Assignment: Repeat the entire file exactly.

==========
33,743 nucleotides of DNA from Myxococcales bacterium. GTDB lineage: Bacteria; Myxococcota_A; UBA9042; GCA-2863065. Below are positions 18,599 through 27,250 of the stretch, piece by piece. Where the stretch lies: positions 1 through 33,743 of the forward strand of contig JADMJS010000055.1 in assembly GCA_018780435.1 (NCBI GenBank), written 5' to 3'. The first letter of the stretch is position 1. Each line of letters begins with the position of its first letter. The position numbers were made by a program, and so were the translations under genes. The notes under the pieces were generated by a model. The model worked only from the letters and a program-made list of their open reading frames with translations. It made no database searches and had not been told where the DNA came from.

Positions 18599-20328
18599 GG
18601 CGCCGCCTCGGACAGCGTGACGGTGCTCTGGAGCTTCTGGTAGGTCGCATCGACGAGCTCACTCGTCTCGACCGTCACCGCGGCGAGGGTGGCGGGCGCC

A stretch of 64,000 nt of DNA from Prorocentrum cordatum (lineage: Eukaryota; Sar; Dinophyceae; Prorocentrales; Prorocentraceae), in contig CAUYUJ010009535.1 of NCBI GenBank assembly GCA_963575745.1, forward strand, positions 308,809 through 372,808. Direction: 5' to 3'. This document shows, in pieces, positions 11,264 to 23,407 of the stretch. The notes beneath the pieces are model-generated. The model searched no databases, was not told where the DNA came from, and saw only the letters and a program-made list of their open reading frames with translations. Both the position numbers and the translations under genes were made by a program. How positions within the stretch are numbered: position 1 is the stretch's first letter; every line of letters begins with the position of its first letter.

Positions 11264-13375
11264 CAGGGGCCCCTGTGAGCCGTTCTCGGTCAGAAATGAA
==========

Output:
33,743 nucleotides of DNA from Myxococcales bacterium. GTDB lineage: Bacteria; Myxococcota_A; UBA9042; GCA-2863065. Below are positions 18,599 through 27,250 of the stretch, piece by piece. Where the stretch lies: positions 1 through 33,743 of the forward strand of contig JADMJS010000055.1 in assembly GCA_018780435.1 (NCBI GenBank), written 5' to 3'. The first letter of the stretch is position 1. Each line of letters begins with the position of its first letter. The position numbers were made by a program, and so were the translations under genes. The notes under the pieces were generated by a model. The model worked only from the letters and a program-made list of their open reading frames with translations. It made no database searches and had not been told where the DNA came from.

Positions 18599-20328
18599 GG
18601 CGCCGCCTCGGACAGCGTGACGGTGCTCTGGAGCTTCTGGTAGGTCGCATCGACGAGCTCACTCGTCTCGACCGTCACCGCGGCGAGGGTGGCGGGCGCC

A stretch of 64,000 nt of DNA from Prorocentrum cordatum (lineage: Eukaryota; Sar; Dinophyceae; Prorocentrales; Prorocentraceae), in contig CAUYUJ010009535.1 of NCBI GenBank assembly GCA_963575745.1, forward strand, positions 308,809 through 372,808. Direction: 5' to 3'. This document shows, in pieces, positions 11,264 to 23,407 of the stretch. The notes beneath the pieces are model-generated. The model searched no databases, was not told where the DNA came from, and saw only the letters and a program-made list of their open reading frames with translations. Both the position numbers and the translations under genes were made by a program. How positions within the stretch are numbered: position 1 is the stretch's first letter; every line of letters begins with the position of its first letter.

Positions 11264-13375
11264 CAGGGGCCCCTGTGAGCCGTTCTCGGTCAGAAATGAA